Initially presented in a case series of 65 patients, Enzinger and Zhang described a morphologically and immunohistochemically distinct subset of fibrohistiocytic neoplasm that occurred chiefly in children and young adults [1]. Histologically, these superficial soft tissue tumors were characterized by multinodular or plexiform proliferation of histiocyte- and fibroblast-like cells associated with multinuclear giant cells. Enzinger and Zhang defined the diagnostic entity of plexiform fibrohistiocytic tumor. Over the past two decades, the clinicopathologic characteristics of PFHT have been further analyzed in four large case series [13, 7]. These case series reveal that PFHT has a predilection for children and young adults but can occur at any age [8]. Besides, the possibly histogenetic link among PFHT and cellular neurothekeoma has also been documented [9].

Clinically, PFHT usually presents as a painless, slowly growing soft tissue mass that is situated in the dermis and subcutis [8]. There is a wide anatomical distribution. The most common site is the upper limb, especially forearm, elbow, and shoulder, followed by lower extremities, trunk, head, and neck [10, 11]. Although PFHT may develop at any age, the tumor occurs most frequently in children and adolescents, with about 70% of patients being below 20 years old [10]. A minority of cases have been found to be of congenital origin [7]. Most PFHTs measure less than 3 cm in the greatest diameter. The smallest lesion recorded was 0.3 cm and the largest was 8.5 cm [8]. These lesions may affect the subcutaneous tissue and occasionally extend into the skeletal muscle. Limits are vaguely defined, with irregular or slightly lobulated borders [11].

Histopathologically, PFHTs are typically composed of two main components, histiocyte- and spindled fibroblast-like cells in variable proportions. These tumors have been morphologically divided into three groups: fibroblastic, histiocytic (often with osteoclast-like giant cells), and mixed type [3, 7]. The amount of each cell type present in a tumor varies in cases, and the subtype is defined according to the predominant cell type. PFHTs are characterized by a plexiform and infiltrative growth pattern as well [7]. Osteoclast-like giant cells are often observed in PFHT, particularly in the histiocytic subtype. However, PTHF does not always contain giant cells, as originally observed [7, 11]. Immunohistochemically, the histiocytic components and the osteoclast-like giant cells exhibit CD68 positivity. The fibroblast-like cells are usually positive for SMA, but negative for CD68. PFHT is negative for cytokeratin, desmin, HMB45, and S-100 protein. Reactivity for CD34 may be occasionally observed in the spindle cells.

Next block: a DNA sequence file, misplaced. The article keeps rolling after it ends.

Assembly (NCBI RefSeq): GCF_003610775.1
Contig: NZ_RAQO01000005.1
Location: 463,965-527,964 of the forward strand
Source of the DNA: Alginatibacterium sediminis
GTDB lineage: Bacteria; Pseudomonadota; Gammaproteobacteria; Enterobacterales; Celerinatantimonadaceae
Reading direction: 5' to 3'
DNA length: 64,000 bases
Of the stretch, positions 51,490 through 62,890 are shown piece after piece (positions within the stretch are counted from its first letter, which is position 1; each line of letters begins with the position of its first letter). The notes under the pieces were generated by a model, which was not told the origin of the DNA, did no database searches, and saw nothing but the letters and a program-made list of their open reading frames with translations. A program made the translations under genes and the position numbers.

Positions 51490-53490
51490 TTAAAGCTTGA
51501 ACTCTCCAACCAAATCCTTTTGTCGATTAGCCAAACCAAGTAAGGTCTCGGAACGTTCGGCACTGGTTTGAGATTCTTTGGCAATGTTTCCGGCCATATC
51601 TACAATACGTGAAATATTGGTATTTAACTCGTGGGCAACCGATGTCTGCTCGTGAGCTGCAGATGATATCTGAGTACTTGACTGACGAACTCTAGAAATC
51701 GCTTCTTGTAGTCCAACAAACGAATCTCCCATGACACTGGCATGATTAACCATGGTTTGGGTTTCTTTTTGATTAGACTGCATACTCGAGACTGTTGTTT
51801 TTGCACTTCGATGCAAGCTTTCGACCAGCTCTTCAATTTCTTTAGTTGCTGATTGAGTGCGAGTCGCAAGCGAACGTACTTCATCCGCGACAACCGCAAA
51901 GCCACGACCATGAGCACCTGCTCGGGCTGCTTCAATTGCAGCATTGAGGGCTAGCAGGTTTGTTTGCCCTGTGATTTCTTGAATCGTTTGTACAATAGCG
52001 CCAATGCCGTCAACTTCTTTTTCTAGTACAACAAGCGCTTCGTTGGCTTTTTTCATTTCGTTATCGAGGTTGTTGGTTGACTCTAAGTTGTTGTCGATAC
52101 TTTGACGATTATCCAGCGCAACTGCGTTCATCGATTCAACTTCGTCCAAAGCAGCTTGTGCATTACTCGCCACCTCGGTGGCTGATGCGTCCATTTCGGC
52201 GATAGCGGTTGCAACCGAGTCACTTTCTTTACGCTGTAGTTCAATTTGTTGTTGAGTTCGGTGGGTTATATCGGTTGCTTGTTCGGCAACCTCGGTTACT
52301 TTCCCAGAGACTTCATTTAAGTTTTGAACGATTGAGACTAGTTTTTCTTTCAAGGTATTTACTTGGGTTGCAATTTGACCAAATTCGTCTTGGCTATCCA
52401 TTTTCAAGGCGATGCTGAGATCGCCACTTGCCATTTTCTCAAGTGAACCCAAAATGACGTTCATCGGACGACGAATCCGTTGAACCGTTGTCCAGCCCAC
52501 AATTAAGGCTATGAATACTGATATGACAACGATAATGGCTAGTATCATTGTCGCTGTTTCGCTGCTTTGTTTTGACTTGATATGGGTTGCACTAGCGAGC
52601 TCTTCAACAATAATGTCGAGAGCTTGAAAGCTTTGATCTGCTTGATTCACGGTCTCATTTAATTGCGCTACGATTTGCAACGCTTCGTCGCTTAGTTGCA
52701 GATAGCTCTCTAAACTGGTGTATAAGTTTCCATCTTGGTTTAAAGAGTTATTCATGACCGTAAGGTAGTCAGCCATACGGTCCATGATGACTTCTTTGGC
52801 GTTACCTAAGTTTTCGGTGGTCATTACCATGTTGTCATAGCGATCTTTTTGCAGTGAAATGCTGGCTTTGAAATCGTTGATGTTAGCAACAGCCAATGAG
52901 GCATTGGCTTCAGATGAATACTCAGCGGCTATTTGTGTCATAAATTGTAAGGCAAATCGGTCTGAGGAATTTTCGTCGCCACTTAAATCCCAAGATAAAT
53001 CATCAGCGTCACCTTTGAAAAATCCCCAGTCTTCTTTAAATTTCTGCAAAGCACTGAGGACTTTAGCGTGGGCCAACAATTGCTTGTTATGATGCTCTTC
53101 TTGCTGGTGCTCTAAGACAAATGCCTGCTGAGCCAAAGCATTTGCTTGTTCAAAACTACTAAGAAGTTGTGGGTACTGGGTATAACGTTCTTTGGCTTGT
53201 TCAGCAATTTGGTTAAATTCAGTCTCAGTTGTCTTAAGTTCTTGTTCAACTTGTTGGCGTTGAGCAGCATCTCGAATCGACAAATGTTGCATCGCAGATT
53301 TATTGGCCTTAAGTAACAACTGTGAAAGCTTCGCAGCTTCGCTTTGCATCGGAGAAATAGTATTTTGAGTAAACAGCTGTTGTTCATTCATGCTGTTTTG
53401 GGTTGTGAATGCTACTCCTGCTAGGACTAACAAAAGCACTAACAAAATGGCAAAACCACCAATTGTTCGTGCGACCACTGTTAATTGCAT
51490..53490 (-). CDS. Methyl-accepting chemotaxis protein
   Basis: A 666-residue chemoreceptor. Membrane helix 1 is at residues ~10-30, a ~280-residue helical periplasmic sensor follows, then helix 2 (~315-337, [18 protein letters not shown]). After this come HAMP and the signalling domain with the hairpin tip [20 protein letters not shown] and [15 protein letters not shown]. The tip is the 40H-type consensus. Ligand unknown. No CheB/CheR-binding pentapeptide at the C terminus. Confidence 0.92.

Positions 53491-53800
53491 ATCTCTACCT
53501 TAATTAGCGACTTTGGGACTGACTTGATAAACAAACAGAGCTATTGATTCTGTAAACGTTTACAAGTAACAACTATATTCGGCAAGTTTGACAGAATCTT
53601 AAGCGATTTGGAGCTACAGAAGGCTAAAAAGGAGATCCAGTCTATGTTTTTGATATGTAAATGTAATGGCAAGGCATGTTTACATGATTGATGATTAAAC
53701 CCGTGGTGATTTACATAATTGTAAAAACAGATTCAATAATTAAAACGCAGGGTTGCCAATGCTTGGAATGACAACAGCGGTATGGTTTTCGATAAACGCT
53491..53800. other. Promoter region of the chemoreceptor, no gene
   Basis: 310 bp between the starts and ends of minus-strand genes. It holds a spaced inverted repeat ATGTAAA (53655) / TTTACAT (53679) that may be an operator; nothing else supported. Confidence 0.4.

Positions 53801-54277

Similar to the previous case series, our case showed a subcutaneous tumor formed by biphasic proliferation of fibroblast-like and histiocyte-like cells. It is also remarkable for the unusual features of extensive myxoid change. To date, only three myxoid PFHTs have been reported [46]. These peculiar myxoid PFHTs arose in a 58-year-old man, a 24-year-old woman, and a 58-year-old man, respectively. Some authors suggested that myxoid changes might reflect a distinctive pattern of PFHTs in older individuals [4]. On the other hand, myxoid changes in young adults might represent degeneration, likely related to the longstanding process commonly seen in PFHTs [5]. The differential diagnosis of myxoid PFHTs depends on the predominant histological pattern and includes especially those tumors with a prominent plexiform pattern. Cellular neurothekeoma seems to be a lesion related to PFHT, particularly when PFHT is deep dermal or superficial subcutaneous [7]. Cellular neurothekeoma and PFHT are both made up of S-100-negative cells, which are sometimes positive for CD68 [9]. However, cellular neurothekeoma is rarely myxoid and lacks the osteoclast-like giant cells of PFHT [4]. The plexiform growth pattern and the myxoid matrix may raise a concern for neurogenic tumor such as plexiform neurofibroma. Plexiform neurofibroma typically exhibits tortuous masses of expanded nerve branches in a fibromyxoid background, with the presence of S-100 protein positivity [10]. Owing to the bland morphology and the abundant myxoid matrix, low-grade fibromyxoid sarcoma has to be considered. Low-grade fibromyxoid sarcoma usually shows whorled distributions of fibroblasts with rosette formation and pronounced fibrous zones. Recognition of the characteristic cellular components and application of appropriate immunohistochemical panels usually lead to a correct diagnosis.

PFHT is now considered as a superficial soft tissue tumor with a low to intermediate malignant potential [8]. Although the biological potential of PFHT is not possible to predict, the prognosis is generally favorable after complete surgical excision [10]. However, local recurrence rate of up to 40% has been reported [2]. Six percent of cases have metastasized to regional lymph nodes, and 2–19% have metastasized to lungs [12]. Unfortunately, no reliable histological parameters could predict the risk of local recurrence, regional lymph node, or systemic metastases [10]. Long-term follow-up is recommended for these patients.

4. Conclusions

In summary, the current study presents a rare case of PFHT with extensive myxoid change. The clinical presentation masquerades as benign ganglion cyst of the popliteal fossa. The distinct histopathological pattern must be included in the differential diagnosis of myxoid soft tissue tumors, while the impact on tumor behavior remains unclear. Complete surgical excision and careful clinical follow-up are necessary because of the possibility of local recurrence and occasional distant metastasis.


Written informed consent was obtained from the patient for publication of this case report and any accompanying images.

Competing Interests

The authors declare that they have no competing interests.

Authors’ Contributions

Chih-Yi Liu analyzed the data and wrote the manuscript as a major contributor. Jui Lan and Hsuan-Ying Huang contributed to the diagnostic consultation. All authors have read and approved the final manuscript.